Apart from that, there are several advantages of using microalgae as main source of proteins, for example, rapid growth rate, high productivity, can withstand harsh conditions, ability to be cultivated using exhaust industrial gases and indirectly reducing greenhouse gas emissions (Jeon et al., 2005; Chew et al., 2018a). The cultivation of microalgae does not require freshwater and it can be cultivated using non-arable land that does not affect the need for land to grow food crops. These advantages have attracted huge interests to further investigate the potential of microalgae in pharmaceutical, food, cosmeceutical, and bioenergy applications. Nevertheless, the production cost of biomolecules from microalgae in industrial-scale is relatively high and the commercialization of microalgae technology still remains a challenge to the current industry (Chia et al., 2018). Thus, the development of an efficient technique for scalable production is deemed vital in order to maximize the recovery of biomolecules as well as the industrial profitability.
Conventional separation techniques like membrane separation, column chromatography, precipitation and crystallization often consists of multiple unit operations and requires high consumption of toxic organic solvents. The multiple processing stages consequently contributes to more time consumption and product loss throughout the entire process, and this leads to lower concentrations of the end products. Currently, the industry is searching for alternative techniques to overcome the mentioned drawbacks using more greener and efficient techniques. Hence, three phase partitioning (TPP) was introduced as an efficient approach in extracting and purifying enzymes and biomolecules (Akardere et al., 2010; Gagaoua et al., 2014). TPP is easy to operate, efficient and scalable, where the salt is added to the aqueous solution containing the targeted product, followed by the addition of t-butanol to form three phases. The top phase of TPP is the t-butanol layer, middle phase is the protein precipitate layer and bottom phase is the aqueous layer where the solubility of t-butanol with water will change with the addition of salt. Since it is a three phase system, the targeted product may partition to either of the phases due to the operational conditions and physicochemical properties of targeted product (Avhad et al., 2014).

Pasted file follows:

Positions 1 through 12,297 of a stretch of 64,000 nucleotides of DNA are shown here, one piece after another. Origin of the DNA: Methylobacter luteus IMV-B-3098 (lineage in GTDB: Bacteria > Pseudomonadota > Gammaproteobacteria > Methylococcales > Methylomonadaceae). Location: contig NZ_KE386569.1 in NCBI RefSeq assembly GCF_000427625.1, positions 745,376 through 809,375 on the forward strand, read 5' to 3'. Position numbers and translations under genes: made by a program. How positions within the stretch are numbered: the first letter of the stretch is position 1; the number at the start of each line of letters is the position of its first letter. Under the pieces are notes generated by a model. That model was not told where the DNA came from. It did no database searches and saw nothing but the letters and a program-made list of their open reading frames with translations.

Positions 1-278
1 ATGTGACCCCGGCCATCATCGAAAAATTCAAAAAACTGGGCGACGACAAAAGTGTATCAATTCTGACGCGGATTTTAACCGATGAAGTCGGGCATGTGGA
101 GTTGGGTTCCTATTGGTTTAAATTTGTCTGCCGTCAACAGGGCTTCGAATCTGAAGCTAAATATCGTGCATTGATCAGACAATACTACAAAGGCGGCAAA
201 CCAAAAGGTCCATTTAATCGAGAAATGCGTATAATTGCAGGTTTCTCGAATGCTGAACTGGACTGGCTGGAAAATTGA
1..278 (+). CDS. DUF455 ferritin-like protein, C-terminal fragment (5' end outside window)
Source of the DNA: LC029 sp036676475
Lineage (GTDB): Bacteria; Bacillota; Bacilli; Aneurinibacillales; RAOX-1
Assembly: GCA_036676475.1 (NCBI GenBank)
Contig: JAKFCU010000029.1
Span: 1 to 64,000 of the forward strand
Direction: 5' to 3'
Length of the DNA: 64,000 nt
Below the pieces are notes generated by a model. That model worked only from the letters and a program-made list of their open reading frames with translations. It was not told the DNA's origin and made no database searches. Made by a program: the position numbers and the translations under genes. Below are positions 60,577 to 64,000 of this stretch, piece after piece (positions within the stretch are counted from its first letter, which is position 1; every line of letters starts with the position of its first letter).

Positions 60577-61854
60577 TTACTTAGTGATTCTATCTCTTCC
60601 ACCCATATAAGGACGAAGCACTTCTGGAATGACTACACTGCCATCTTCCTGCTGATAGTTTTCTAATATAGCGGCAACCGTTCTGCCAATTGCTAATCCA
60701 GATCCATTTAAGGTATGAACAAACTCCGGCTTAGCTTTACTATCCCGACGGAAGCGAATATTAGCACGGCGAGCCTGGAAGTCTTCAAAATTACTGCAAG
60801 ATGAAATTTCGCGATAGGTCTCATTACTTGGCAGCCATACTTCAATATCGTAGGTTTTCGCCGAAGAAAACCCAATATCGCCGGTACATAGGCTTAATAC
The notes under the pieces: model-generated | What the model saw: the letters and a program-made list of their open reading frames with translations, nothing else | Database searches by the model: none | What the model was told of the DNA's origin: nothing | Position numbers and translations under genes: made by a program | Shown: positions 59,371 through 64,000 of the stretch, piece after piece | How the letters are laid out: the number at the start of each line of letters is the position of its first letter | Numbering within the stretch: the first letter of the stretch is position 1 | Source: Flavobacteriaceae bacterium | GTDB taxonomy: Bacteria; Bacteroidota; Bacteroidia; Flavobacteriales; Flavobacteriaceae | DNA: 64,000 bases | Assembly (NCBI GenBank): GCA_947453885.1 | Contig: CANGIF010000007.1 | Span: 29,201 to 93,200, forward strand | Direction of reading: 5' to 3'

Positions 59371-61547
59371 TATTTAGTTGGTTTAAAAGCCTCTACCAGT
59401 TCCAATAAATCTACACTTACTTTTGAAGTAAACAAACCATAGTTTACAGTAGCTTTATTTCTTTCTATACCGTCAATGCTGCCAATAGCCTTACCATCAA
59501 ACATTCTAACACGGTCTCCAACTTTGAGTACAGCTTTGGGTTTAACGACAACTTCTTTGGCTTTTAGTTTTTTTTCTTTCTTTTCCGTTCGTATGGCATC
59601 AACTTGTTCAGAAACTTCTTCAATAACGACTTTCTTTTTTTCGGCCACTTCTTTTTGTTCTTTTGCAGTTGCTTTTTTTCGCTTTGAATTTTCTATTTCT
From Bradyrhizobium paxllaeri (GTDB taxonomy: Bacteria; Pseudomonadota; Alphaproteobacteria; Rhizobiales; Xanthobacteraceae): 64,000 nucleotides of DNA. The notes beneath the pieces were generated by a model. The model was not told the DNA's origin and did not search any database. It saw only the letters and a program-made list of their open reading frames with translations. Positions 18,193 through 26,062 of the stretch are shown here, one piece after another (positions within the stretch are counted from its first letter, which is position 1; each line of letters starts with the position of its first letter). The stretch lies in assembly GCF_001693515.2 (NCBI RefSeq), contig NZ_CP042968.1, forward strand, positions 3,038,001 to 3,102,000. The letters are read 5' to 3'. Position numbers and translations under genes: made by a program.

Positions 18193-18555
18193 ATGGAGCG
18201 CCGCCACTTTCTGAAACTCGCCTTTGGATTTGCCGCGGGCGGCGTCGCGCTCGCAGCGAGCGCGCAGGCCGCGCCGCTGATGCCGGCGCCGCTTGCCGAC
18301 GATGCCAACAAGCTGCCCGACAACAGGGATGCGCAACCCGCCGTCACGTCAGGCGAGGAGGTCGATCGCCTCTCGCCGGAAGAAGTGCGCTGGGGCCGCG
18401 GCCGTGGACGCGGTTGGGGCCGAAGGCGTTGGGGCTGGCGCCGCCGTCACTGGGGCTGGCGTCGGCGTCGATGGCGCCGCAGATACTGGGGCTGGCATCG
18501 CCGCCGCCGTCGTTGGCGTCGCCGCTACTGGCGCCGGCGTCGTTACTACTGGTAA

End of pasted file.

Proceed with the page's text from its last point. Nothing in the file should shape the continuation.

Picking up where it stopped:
The partitioning behavior of targeted product depends on the mass transfer phenomenon, where the purification fold and partitioning of end-product can be improved through the increment of mass transfer (Niphadkar and Rathod, 2015). The utilization of ultrasound has been well applied in various processes such as extraction, absorption, bioremediation, and fermentation to improve the mass transfer of targeted products (Gogate and Kabadi, 2009; Sulaiman et al., 2011; Tay et al., 2016). The mass transfer of targeted products is intensified when the ultrasonic waves generate cavitational bubbles in the medium. The shock waves and mechanical shear will be imparted to the surrounding environment due to the collapsing of these bubbles (Avhad et al., 2014). The cavitational phenomenon caused by the difference in mechanical shear and local energy densities will speed up the mass transfer across the phases in the system. Therefore, the integrated approach for protein extraction was conducted to improve the purification and mass transfer of protein.
The aim of the present study was to achieve a maximum recovery of proteins from Chlorella vulgaris FSP-E through triphasic partitioning techniques, three phase partitioning (TPP) and ultrasound-assisted three phase partitioning (UATPP). The first attempt was performed using TPP and UATPP with similar operating conditions to extract and purify proteins from microalgae in a single unit operation. Several operating parameters like types of salt, salt saturation, slurry to t-butanol ratio, ultrasonic power, ultrasonic frequency and time, duty cycle and biomass loading were then studied and optimized.
Materials and Methods
Chemicals and Reagents
T-butanol, ammonium sulfate ((NH4)2SO4), sodium sulfate (Na2SO4), magnesium sulfate (MgSO4), magnesium acetate (Mg(CH3COO)2), dipotassium hydrogen phosphate (K2HPO4), Bradford reagent, and tris-HCl buffer were purchased from R&M chemicals (Malaysia). Bovine serum albumin (BSA) standards were purchased from Merck (Malaysia). All chemicals used were of analytical grade.